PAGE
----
Sunday, January 17, 2021
Maritime Propulsion

June 1, 2018

GE Powers Canada’s New Combat Ships

(Photo: GE)

GE Aviation’s marine gas turbines are the ideal solution for the Royal Canadian Navy’s next generation surface combatant program, GE Marine said Thursday at the CANSEC 2018 trade exhibition.

“GE’s LM2500 family of engines are used by the Royal Canadian Navy and 34 other navies worldwide, setting the benchmark for reliability. The global fleet of GE gas turbines has logged over 15 million operating hours in the marine environment and another 90 million in industrial applications,” said Brien Bolsinger, GE’s Vice President, Marine Operations, Cincinnati, Ohio. “The 24 LM2500 marine gas turbines used by the Royal Canadian Navy propel their Halifax-class frigates. All the while, GE supports these gas turbines with a customized in-country engine service program. The LM2500 gas turbine family of engines are dependable and a low risk solution for Canada’s next generation surface combatant program,” he added.

GE’s suite of six propulsion gas turbines can meet any mission profile with power options from 4.6 megawatts to 52.7 MW: LM500 (4.6 MW), base LM2500 (25.1 MW), LM2500+ (30.2 MW) and LM2500+G4 (35.3 MW), as well as the LM6000PC (46.1 MW) and LM6000PG (52.7 MW) gas turbines.

Currently, there are two battle-ready designs being offered for the new Canadian surface combatant—built by the world’s leading shipyards—that are powered by GE LM2500 gas turbines:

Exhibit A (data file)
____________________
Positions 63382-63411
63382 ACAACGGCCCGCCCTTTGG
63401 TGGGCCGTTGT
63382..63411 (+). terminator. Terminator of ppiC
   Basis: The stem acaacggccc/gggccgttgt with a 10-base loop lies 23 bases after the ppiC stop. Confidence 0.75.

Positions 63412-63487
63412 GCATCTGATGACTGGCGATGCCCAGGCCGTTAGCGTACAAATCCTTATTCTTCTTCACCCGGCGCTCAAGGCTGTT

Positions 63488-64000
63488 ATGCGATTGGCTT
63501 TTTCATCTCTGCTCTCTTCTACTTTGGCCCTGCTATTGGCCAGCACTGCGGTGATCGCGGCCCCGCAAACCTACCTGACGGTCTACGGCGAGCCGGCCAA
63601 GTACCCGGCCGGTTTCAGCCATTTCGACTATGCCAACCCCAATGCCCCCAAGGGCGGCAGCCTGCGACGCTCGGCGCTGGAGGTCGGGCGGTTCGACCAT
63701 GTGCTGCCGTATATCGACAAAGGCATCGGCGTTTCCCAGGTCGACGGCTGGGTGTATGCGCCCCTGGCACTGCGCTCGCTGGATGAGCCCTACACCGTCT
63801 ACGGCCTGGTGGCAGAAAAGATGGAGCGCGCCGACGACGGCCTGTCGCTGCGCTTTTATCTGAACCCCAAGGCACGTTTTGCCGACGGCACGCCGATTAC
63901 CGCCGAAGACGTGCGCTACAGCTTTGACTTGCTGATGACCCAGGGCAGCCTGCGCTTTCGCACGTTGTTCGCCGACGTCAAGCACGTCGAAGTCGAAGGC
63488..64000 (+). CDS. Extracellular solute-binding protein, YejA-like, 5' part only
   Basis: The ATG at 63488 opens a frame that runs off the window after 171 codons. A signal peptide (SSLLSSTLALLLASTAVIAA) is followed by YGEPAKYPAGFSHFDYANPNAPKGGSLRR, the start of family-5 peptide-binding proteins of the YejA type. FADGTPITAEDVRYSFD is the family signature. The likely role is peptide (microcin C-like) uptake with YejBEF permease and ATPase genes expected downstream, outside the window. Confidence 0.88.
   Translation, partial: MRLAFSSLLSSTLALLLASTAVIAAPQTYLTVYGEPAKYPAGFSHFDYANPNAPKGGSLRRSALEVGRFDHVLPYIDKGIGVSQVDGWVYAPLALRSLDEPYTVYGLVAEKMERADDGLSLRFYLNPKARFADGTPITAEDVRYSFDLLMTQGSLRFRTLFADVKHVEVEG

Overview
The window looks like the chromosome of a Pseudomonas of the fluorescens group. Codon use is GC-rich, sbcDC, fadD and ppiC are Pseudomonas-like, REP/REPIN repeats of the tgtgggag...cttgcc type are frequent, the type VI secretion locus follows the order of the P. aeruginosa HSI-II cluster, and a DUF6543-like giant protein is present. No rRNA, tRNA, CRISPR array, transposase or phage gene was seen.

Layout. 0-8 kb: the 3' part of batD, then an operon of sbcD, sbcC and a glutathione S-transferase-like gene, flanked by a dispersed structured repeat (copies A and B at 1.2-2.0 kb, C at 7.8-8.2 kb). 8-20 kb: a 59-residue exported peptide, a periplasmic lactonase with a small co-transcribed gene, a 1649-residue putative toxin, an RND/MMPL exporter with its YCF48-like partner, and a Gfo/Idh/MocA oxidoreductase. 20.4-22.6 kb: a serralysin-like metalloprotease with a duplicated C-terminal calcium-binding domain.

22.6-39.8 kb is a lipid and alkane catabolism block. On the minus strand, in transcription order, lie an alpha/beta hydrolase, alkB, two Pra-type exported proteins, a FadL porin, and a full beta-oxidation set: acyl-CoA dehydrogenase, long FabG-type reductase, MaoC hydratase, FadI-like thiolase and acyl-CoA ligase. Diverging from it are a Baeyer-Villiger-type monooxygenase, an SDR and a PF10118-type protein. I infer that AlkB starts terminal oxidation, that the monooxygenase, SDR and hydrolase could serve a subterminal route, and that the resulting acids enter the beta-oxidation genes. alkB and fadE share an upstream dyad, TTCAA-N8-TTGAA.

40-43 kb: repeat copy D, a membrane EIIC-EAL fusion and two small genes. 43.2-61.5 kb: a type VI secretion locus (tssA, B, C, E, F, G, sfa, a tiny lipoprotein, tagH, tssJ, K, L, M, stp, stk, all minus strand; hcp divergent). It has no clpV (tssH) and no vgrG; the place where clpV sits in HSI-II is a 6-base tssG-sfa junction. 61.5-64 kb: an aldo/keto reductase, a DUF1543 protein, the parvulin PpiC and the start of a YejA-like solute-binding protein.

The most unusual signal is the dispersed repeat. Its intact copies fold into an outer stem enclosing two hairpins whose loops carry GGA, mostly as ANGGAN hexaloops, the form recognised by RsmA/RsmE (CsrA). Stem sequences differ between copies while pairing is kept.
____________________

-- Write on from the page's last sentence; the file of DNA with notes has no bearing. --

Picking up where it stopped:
1. Spanish Navy’s F105 frigate Cristobal Colon built by Navantia (LM2500 base model)
  2. Alion is offering the Dutch De Zeven Provincien-class frigate (LM2500 base model)

Several other recent surface combatant programs from the world’s leading navies that use or will employ LM2500 family marine gas turbines include the Royal Australian Navy Hobart-class Air Warfare Destroyers, a design developed and applied by Navantia of Spain for the Spanish Navy’s F100 frigate program; the Italian Navy’s new Pattugliatori Polivalenti d’Altura multipurpose offshore patrol ships; and the FREMM frigates for the Italian and French navies.

For 17 years and counting, GE has provided maintenance and logistic support services for the Royal Canadian Navy’s LM2500 gas turbine fleet under a contract with Public Services and Procurement Canada. The contract provides the Royal Canadian Navy with many benefits, most notably the impressive availability of its LM2500 fleet over the 17 years of the GE contract, which averaged 99.9 percent.

This agreement includes onsite technical support 24-hours-a-day, 7-days-a-week, as well as:

  • Repair, overhaul and engineering support
  • Parts warehousing and inventory management (including spare engines, supply of spare parts and replenishment of inventory)
  • Field service representative support (home port and deployed)
  • Support of Royal Canadian Navy naval engineering school training curriculum for on-engine and equipment maintenance
  • Operational level maintenance
  • Configuration management
  • Supply and distribution of technical manuals
Brien BolsingerCanadagas turbines